Two Letters Re: Truck, Auto, ATV, Motorcycle, and Bicycle Tire Repair

I am no tire expert, but I always have a tire repair kit on hand with self vulcanizing plugs. I have put these in my radial tires and driven thousands of miles with them. They work with any tubeless tire (even small tractors, etc) and I have never had one fail on me yet. They work for punctures such as nails, thorns, etc. For tears or rips it’s either a new tire or a larger internal patch. These plugs will work on the side wall too, but tend to fail after a while. It is better to replace that tire but they can be used in a pinch.

There are three parts to the kit.
  1. A tool to debride the “injury”
  2. a tool to insert the plug
  3. The plug itself.

All you do is find the hole by inflating and running soapy water around the tire until bubbles appear around the injury. Remove the object that caused the hole if it is still there, noting the direction of entry. Then insert the debriding tool into the injury and push it in and out to clean the wound and remove any debris. Once that is done you load the plug into the insertion tool, push it into the opening until only about 1/2 inch or so remains and then twist the tool about 1/2 turn and slowly remove the tool. Cut off any excess patch protruding, then inflate the tire and use it as normal. As I said, I have used tires repaired in this manner for thousands of miles with no trouble at all. I have not noticed any balance issues afterwards either so that does no appear to be a big issue.
(This one is a bit pricey but the only image I could find right away. I got mine at the local auto supply place for something like $10-to-$15.) Regards, – Tim P.

Good Evening James,
I have been overwhelmed as of late with all of the valuable reads you and the following have provided. It must make you smile when you sit back and track the progress since August! On Tire Repair: I have been faced with several “less than desirable” locations to have a tire come off of a Garden Tractor, Skid Loader, One Ton Truck, or ATV or even your wheel barrel. If you are wanting to polish up on, or obtain the tricks of the trade in DIY tire repair, hang around a farm coop, or off road tire repair service. I have learned a few tricks, please understand dealing with tires can be very dangerous. Give them the maintenance they deserve!   If your tire becomes flat, or comes partially off the rim, (notorious with wheel type loaders/tractors), do your best to get the weight off of the tire with your jack, or build a ramp of some sort. Getting the tire “unstressed” ASAP will aid in the down time of your repair. The memory of the mold will soon kick in and as long as you have not driven a country mile with it flat, should result in quick repair.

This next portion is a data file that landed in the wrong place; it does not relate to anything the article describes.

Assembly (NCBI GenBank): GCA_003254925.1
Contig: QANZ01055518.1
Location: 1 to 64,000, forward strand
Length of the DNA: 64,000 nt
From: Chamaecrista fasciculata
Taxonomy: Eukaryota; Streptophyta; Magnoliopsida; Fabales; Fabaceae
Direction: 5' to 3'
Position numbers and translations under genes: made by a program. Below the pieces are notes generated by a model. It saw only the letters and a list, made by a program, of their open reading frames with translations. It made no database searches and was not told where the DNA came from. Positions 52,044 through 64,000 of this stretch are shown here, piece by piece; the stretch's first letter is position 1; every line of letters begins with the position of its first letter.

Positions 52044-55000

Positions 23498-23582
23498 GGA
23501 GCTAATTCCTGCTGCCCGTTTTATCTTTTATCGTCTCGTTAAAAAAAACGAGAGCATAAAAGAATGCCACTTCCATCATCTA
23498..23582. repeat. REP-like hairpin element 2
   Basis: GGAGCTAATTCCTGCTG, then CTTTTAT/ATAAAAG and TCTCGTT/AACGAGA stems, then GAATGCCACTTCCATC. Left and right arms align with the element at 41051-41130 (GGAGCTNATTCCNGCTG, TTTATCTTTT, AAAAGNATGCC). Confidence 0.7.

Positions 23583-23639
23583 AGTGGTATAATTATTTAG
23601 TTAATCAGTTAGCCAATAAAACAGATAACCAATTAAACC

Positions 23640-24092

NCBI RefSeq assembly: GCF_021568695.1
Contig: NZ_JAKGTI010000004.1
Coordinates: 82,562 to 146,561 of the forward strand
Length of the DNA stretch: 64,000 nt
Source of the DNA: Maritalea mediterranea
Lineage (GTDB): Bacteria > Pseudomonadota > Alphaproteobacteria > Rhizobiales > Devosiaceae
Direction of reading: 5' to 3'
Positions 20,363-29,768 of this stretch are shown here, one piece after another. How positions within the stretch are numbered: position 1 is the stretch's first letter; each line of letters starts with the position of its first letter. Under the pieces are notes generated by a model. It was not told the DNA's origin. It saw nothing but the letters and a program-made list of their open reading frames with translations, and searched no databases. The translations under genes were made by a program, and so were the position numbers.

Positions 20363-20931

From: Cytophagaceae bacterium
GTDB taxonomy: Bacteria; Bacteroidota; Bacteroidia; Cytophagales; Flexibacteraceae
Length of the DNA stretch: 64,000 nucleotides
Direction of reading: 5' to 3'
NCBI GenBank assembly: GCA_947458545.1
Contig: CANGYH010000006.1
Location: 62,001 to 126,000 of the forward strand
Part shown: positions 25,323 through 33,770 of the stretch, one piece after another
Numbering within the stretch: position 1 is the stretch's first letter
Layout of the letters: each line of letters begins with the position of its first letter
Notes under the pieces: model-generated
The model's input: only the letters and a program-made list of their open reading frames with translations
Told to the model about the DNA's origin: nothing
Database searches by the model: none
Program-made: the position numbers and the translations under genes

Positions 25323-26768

Once past the problem of getting the tire back on the rim, you come to the obstacle of getting the tire to seal on the bead, or rim. If at all possible, clean the inside of the rim with rags, or even your clothing. Without a clean surface to seal to, your efforts and resources will triple in getting satisfactory results.
Now you have to weigh the available resources in attacking your repair. One would hope that an air compressor is available. If not, I hope that you have a can or three of Fix-a-Flat type repair. The small compressor and cigarette adaptor recently spoke of should be a staple in your trunk.
[JWR Adds:  I prefer the slightly larger ones, that come with a two gallon tank.] The problem is that most compressors do not deliver enough CFM to expand the tire onto the rim. There are three options hat I am aware of.
1). Have a modified “air pig” with a oversize outlet tube, (i.e.- 1″ or larger with a flat oblong end). Fill the tank up to as high as safe and flip the ball valve thus expending the contents of the tank in the matter of a split second. This, carefully aimed at the edge of the rim and tire will result in a freshly sealed/beaded tire.
2). Second option is to gather ratchet strap type ratchets and surround the tire making sure that the strap is in the same spot on the tire all the way around and is not twisted. Cinch up the slack and apply several “power strokes” to the ratchet to squish the tire to the bead/rim. Once done, proceed with filling it with air. Remember that once air is trapped and bead is sealed, release the straps. Skid Loader and Tractor Tires are very very tough. I have found that twin 2″ 10,000# tie down straps work best. They are supple and very strong. It takes one at each edge of the tire directly in line with the rim. The goal is not to smash the tire, it is to squish the tire–not making the surface convex, if possible.
[An unsafe method mentioned here was deleted, for liability reasons.]
I just had a flat on my ATV. It needed a bottle of Slime to get me back in business. However, Slime is useless if you do not have the valve stem removal tool that comes with it. Get a few spares, put them in the tool box! – The Wanderer

JWR Adds:  Readers should use extreme caution when working with split-rim type wheels! Do some web research first. Ignorance is a killer around high pressure.